I'm really excited to see this and I hope it does well on T-mobile because something needs to put pressure on the ripoff that is AT&T and Verizon contract-subsidized phones. People balk at spending $600 or $700 for an unlocked unsubsidized phone even though they pay way more in the long run with the big carriers, but $129 is not too tough to swallow. Of course people could also just wait until the end of their contracts and use their old device on t-mobile's BYOD plan.

    The one thing that gives me pause about this phone is the RAM. Is it sufficient? I know the ipad mini's 512 GB RAM seemed woefully low in late 2012 and now it is almost another year later. I don't know what causes it but my brother's mini does lag, especially when pressing the home screen button.
    Reply
  • petermarker - Tuesday, August 13, 2013 - link

    Pretty cool to see Nokia make good budget phones, I think this is a good market for them. I actually prefer this phone to the craptastic old Android phones being peddled on prepaid. http://www.allprepaidplans.com Reply
  • beck2050 - Wednesday, August 14, 2013 - link

    Remember when IDC forecast Windows Mobile would take 40% of the smart phone and tablet market by 2014. They can barely give these things away. Reply
  • killer8 - Wednesday, August 14, 2013 - link

    I'd just chime in that I sold my Nexus 4 and just use a Lumia 521 now. Obviously the Nexus 4 is a better phone in almost every way, but as someone who is a light to moderate smartphone user, it was too much phone for the money compared to the sheer value of the 521.

    What I like about the Lumia 521 most, besides the price, is Office built - in, especially OneNote, which syncs with my desktop version seamlessly.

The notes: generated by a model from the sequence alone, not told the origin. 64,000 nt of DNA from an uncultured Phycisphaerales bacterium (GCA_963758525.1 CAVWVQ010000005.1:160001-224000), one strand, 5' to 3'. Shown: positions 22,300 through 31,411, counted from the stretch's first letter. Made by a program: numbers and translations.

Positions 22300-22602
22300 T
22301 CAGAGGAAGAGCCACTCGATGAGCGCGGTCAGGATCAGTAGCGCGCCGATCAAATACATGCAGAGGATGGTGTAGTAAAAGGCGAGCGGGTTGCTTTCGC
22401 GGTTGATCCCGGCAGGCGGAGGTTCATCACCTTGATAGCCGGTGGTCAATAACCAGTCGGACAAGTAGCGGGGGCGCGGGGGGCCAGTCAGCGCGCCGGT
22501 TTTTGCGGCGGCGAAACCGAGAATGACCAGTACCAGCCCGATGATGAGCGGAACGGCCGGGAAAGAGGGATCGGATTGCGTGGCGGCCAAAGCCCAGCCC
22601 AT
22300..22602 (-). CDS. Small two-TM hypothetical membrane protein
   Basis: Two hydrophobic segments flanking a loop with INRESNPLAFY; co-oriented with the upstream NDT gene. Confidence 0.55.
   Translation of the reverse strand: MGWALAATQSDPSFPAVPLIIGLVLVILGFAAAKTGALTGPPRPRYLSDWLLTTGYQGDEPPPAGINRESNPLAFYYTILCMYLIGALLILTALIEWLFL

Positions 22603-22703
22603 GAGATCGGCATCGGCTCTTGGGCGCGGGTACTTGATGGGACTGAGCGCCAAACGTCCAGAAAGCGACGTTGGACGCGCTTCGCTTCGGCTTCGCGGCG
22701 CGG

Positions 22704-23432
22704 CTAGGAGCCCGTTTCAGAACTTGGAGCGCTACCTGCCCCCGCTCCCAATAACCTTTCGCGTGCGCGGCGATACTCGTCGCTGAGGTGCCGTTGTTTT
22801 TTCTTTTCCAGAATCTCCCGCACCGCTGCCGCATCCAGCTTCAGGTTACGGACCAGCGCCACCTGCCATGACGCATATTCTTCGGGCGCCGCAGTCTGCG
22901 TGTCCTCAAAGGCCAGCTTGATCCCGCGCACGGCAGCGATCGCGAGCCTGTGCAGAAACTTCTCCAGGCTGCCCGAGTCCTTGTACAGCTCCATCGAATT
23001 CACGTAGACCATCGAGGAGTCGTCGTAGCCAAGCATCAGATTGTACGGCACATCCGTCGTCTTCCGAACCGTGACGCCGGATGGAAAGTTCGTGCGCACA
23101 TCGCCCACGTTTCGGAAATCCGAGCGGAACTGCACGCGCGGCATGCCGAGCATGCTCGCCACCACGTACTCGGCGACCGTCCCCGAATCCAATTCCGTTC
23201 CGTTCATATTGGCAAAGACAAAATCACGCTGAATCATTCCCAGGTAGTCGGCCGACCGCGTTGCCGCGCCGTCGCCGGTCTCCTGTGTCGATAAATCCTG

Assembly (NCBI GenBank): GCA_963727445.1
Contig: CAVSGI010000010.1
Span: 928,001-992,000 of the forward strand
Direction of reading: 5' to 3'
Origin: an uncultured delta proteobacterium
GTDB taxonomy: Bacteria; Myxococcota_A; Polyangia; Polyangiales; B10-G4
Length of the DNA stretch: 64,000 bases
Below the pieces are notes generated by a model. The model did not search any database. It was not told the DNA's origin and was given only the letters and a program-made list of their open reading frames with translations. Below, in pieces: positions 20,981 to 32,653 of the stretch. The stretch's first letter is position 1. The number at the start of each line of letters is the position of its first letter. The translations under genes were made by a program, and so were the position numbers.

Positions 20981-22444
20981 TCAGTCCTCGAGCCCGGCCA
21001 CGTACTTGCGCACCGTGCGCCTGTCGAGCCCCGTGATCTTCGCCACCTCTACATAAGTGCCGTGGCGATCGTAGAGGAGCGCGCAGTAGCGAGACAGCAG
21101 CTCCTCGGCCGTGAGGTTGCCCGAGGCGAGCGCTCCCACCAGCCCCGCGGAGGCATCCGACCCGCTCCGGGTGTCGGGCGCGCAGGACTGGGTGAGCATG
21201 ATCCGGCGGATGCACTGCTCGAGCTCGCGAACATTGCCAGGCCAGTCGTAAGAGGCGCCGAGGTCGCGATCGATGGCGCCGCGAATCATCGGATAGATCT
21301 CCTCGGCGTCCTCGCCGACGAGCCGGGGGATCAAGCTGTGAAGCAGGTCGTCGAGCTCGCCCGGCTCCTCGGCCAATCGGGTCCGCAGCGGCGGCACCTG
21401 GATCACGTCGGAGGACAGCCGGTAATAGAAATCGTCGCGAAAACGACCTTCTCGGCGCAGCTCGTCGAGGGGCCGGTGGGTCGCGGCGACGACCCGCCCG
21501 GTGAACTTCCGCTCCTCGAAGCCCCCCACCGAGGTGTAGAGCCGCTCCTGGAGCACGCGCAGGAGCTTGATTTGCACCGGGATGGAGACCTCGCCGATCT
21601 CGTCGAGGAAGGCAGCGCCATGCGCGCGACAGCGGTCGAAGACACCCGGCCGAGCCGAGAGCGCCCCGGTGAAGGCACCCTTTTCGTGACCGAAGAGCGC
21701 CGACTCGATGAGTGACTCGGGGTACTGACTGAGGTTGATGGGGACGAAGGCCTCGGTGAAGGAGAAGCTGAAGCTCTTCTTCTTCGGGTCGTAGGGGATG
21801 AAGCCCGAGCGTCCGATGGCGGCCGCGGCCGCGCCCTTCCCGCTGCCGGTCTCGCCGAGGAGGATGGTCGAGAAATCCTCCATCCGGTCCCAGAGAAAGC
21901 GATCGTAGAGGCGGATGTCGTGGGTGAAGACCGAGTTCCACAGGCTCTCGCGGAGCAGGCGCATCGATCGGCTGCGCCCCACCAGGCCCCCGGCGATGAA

The Lumia 521 lasts for days on a signal charge with moderate usage. I've not had a single weird overnight battery drain yet. Nor lock ups.

    Web browsing is the only thing that can be notably slower than the Nexus 4, due to it's 512MB RAM. Otherwise, the phone runs totally fluidly. No random lag ups and so on, still so common even on the Nexus 4 at times, depending on how well the app is behaving.

    Compared to crap sub $200 Android phones, the Lumia 520/521 is hands down the winner.
    Reply
  • siniranji - Friday, August 16, 2013 - link

    I find this phone very interesting and moreover after hearing android troubles & hanging problems, stable OS is the need of the hour, and windows 8 wins in this category. Everyone needs a phone fast and economical but good at performance front as well as not power hungry. Once in two days charging is acceptable. Reply
  • Calista - Sunday, August 18, 2013 - link

    I picked up a Lumia 520 because I was curious what WP had to offer and I must say I'm impressed what $85 can buy us nowadays. A few reviewers have been complaining about the dull screen, but I must say it work just fine. It's fluid, feels logical and it's easy to navigate.

    I don't plan to replace my HTC with the 520, if jumping OS ship I would get a 920 or similar high-end unit but as previously mentioned - considering the low price it's certainly an impressive phone and I hope it will bring both MS and Nokia a larger market- and mindshare. It's well deserved.
    Reply